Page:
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April 1977

Vasculitis in Granuloma AnnulareHistopathology and Direct Immunofluorescence

Author Affiliations

From the Department of Dermatology, University of Minnesota School of Medicine (Drs Goltz and Dahl), and the Division of Oral Pathology, University of Minnesota School of Dentistry (Dr Ullman), University of Minnesota Medical Center, Minneapolis.

Arch Dermatol. 1977;113(4):463-467. doi:10.1001/archderm.1977.01640040071010

• Biopsy specimens from patients with granuloma annulare were studied by conventional light and immunofluorescence microscopy. In six of 20 patients, IgM was present in blood vessels of involved skin, and C3 was present in blood vessels in ten of 20 patients. In addition, IgM, C3, or fibrinogen were observed at the dermal-epidermal junction of eight patients. Necrobiotic areas contained fibrinogen. A retrospective histopathologic study of 38 biopsy specimens from other patients with granuloma annulare showed blood vessels with vessel wall necrosis, fibrinoid change, thickening, or occlusion in most specimens. Nuclear dust and extravasation of RBCs were also noted. These findings suggest that an immunoglobulin-mediated vasculitis may be involved in the pathogenesis of granuloma annulare.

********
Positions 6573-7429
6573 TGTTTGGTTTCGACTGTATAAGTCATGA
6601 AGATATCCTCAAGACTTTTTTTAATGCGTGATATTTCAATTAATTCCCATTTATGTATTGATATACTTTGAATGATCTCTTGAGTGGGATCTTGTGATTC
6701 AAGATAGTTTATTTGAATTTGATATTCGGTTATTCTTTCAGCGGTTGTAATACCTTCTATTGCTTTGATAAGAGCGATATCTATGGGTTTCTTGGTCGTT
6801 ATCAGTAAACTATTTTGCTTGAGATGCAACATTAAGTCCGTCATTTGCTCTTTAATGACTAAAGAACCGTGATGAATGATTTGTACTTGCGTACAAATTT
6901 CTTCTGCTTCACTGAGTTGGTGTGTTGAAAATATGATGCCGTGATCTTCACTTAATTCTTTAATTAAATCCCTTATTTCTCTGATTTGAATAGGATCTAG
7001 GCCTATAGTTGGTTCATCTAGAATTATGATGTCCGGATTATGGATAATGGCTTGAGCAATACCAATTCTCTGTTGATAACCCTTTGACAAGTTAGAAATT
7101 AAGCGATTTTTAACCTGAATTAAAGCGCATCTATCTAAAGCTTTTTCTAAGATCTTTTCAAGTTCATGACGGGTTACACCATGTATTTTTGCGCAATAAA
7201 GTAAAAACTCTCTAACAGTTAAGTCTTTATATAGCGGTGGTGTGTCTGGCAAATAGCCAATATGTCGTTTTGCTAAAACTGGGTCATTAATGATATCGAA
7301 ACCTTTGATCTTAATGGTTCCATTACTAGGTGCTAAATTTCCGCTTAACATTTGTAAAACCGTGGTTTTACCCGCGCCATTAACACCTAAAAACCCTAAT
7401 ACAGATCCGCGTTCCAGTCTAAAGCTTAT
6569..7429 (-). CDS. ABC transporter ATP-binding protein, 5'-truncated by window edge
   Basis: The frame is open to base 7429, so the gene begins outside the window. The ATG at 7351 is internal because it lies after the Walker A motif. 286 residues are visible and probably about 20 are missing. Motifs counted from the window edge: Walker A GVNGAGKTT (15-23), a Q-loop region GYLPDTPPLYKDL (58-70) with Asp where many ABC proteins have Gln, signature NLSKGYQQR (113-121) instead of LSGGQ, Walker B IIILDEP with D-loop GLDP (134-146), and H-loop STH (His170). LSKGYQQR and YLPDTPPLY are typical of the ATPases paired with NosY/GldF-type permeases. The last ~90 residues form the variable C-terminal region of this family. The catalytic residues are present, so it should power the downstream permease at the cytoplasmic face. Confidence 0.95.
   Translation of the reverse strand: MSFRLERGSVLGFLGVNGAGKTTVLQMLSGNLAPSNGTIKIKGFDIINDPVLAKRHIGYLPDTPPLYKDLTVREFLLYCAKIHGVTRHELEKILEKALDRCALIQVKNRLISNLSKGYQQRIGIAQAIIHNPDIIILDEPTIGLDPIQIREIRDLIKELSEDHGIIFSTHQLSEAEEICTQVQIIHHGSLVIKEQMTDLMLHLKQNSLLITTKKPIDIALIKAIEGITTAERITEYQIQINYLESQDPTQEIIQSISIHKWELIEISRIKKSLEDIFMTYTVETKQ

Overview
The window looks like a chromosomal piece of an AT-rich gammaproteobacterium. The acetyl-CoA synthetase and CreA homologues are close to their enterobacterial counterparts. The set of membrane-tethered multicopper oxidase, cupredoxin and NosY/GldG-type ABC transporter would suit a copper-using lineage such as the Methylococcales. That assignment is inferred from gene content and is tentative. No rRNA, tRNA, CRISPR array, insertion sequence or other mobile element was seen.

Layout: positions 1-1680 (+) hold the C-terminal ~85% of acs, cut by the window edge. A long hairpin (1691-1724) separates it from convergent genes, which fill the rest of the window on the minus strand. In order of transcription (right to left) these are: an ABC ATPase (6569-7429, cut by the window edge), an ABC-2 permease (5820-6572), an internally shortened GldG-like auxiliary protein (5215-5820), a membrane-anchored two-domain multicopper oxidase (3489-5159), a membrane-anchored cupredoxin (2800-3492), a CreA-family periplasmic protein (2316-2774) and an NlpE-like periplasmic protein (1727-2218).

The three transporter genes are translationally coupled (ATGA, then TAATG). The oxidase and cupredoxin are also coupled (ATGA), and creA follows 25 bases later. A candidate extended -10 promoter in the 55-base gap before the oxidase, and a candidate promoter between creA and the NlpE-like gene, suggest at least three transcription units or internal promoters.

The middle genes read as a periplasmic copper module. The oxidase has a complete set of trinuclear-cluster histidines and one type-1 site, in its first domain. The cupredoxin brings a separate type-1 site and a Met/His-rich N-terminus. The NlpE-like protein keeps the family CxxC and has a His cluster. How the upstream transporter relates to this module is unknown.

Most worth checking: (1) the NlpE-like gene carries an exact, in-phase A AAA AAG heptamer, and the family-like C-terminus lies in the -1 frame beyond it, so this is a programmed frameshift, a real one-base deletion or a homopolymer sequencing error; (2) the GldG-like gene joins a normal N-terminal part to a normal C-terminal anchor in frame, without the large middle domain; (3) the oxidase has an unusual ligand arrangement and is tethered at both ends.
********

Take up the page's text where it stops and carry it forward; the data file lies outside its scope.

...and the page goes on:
(Arch Dermatol 113:463-467, 1977)